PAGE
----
They found that suicide searches in general were 19 percent higher after the show aired, with roughly 1 million more searches than expected. Seventeen of the 20 terms returned higher numbers than expected, and many were related to ideation.

"13 Reasons Why departs so much from the World Health Organization standards [for media professionals addressing suicide] that it's not surprising we're seeing this result. It's causing more harm than good," Ayers says. "Regardless of age, those thinking about suicide are a highly vulnerable audience. So it's reaching the most vulnerable people in the world, and it's reaching them with entirely the wrong message."

Outside experts had a variety of reactions to the results of the study. Steven Stack, a professor at Wayne State University in Detroit, notes in an email to Newsweek that suicide rates are usually higher in the spring, so the researchers' comparison of April searches to January through March ones may be off base—the queries may have increased simply because that's what happens during the season change. Stack also says nonfiction suicides tend to have more of a copycat effect than fictional ones like Hannah's.

"The assumption is that people tend to identify more with real persons rather than make-believe fictional characters," he adds. "However, it is plausible that in some cases fictional characters might be powerful contributors to suicide risk."

Dr. Albert Yang, a Harvard Medical School instructor, tells Newsweek he'd expect to see more awareness than ideation searches because he thought the show was targeted more toward adults than teenagers. But he also points out it was hard to know just how many young people watched the series, or details of the demographics the Google searches were coming from.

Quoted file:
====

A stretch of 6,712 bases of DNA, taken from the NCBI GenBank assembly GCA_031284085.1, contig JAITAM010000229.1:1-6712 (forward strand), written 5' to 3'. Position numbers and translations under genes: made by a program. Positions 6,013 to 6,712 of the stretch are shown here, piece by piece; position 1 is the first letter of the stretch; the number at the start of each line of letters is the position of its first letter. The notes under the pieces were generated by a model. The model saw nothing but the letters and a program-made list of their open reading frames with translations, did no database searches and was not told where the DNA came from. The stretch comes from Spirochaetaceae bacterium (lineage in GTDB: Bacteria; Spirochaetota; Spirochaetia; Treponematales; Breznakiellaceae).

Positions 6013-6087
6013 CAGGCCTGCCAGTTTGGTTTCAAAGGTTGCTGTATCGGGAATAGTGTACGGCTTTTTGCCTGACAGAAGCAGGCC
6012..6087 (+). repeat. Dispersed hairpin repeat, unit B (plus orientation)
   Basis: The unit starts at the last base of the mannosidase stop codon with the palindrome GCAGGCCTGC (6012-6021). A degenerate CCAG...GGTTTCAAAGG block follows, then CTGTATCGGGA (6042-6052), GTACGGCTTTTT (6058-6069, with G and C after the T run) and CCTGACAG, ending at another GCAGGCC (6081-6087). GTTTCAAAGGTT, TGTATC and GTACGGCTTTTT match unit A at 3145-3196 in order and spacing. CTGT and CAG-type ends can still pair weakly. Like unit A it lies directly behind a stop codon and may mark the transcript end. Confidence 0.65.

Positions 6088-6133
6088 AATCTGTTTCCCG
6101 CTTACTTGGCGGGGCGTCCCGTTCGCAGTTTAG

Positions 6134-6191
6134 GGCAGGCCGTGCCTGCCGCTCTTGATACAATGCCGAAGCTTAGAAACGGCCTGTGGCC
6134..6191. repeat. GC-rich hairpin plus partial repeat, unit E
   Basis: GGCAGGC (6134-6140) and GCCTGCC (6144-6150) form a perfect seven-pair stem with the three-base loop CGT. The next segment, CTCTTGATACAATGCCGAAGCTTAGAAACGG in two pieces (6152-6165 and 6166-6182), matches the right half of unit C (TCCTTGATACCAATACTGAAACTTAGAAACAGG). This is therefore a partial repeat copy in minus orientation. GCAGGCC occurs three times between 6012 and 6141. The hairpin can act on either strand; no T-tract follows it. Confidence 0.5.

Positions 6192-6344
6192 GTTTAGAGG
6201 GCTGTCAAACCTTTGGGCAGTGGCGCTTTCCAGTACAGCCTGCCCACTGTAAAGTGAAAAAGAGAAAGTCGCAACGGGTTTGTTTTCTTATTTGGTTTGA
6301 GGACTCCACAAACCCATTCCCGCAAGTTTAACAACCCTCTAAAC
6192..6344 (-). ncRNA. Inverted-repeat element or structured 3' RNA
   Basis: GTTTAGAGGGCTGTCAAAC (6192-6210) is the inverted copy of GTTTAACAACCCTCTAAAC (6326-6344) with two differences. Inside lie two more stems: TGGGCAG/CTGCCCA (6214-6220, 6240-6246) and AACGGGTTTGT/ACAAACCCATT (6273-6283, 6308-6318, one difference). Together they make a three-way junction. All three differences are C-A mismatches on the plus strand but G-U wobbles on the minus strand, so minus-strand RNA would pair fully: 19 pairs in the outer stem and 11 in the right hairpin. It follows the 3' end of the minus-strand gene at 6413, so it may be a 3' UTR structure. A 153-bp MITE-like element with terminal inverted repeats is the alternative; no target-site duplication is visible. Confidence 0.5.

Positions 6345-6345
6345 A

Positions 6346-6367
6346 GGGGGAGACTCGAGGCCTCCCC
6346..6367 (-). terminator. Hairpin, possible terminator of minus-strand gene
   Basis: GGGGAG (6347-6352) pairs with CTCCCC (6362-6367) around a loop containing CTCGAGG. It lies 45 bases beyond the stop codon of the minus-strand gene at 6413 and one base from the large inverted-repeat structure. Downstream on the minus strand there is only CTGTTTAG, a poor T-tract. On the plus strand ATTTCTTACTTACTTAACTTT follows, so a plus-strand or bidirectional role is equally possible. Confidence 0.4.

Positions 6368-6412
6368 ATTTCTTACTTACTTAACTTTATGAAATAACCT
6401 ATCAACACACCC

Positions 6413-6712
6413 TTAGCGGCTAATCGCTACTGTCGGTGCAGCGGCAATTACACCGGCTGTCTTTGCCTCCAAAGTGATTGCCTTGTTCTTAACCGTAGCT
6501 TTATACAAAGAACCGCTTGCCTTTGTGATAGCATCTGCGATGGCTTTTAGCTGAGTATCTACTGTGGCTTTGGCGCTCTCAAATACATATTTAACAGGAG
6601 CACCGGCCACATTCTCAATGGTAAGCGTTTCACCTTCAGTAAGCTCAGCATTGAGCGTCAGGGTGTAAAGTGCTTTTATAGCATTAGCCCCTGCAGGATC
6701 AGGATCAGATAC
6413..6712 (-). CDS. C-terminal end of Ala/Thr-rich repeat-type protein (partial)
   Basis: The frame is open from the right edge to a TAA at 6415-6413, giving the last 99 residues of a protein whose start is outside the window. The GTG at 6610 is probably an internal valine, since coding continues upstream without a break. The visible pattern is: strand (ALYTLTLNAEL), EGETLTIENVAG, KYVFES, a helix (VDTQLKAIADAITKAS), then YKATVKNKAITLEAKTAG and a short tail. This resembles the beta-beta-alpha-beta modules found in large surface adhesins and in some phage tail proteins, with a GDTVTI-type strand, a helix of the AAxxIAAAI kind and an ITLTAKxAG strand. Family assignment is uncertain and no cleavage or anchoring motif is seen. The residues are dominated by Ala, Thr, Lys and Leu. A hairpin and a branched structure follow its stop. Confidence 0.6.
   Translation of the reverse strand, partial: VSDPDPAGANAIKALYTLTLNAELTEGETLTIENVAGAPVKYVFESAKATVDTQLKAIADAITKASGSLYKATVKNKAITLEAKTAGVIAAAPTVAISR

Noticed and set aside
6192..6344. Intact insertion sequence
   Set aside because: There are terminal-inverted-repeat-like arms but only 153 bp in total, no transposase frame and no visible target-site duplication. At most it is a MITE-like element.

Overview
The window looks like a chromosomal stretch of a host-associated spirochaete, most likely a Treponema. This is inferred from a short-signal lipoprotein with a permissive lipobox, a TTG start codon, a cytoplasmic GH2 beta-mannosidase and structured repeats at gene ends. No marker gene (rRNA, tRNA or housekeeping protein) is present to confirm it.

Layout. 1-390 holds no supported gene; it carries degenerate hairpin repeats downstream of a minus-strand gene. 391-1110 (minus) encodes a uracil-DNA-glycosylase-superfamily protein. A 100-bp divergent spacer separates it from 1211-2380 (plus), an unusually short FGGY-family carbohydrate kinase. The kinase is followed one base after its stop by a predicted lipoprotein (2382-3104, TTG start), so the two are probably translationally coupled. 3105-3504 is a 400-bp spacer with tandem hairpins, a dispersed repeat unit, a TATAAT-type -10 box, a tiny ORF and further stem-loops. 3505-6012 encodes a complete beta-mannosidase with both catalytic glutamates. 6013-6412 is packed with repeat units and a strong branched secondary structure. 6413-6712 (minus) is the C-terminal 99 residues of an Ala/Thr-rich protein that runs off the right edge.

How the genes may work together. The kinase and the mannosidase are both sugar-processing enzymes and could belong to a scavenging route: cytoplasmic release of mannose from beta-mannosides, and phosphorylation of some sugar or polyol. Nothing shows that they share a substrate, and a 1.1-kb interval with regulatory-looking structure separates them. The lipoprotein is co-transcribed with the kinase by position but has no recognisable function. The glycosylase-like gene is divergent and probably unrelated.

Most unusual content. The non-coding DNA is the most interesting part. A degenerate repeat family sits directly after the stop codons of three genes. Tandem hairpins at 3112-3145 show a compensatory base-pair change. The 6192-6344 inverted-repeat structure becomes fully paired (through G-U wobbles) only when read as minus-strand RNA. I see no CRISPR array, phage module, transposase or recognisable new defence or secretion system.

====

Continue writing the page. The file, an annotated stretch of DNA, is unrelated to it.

West Virginia University professor Dr. Ian Rockett raises similar questions about who exactly was searching the internet for the information on suicide: Did they watch the show? Were they teenagers? Were they already at high risk for suicide?

Rockett says he's seen only six episodes of 13 Reasons Why but maintains that it could have a positive contribution "in showing bullying and cyberbullying and their capacity to undermine self-confidence among even more self-assured young people, such as the chief protagonist, Hannah." Ayers, on the other hand, has canceled his Netflix subscription despite the service's May 1 decision to add content warnings to the show.

He has some advice as producers start work on the next season.

"I would tell a story that those suffering with suicidal thoughts need to hear, and that's a sucess story: Someone who teetered on the edge, but they were able to survive and persevered, and now they're able to live a full and healthy life," he says. "We need to tell the other story."

Netflix did not return Newsweek's request for comment, though it told The Washington Post it always thought the show would cause more discussion about suicide.

"This is an interesting quasi-experimental study that confirms this," it said in a statement. "We are looking forward to more research and taking everything we learn to heart as we prepare for Season 2."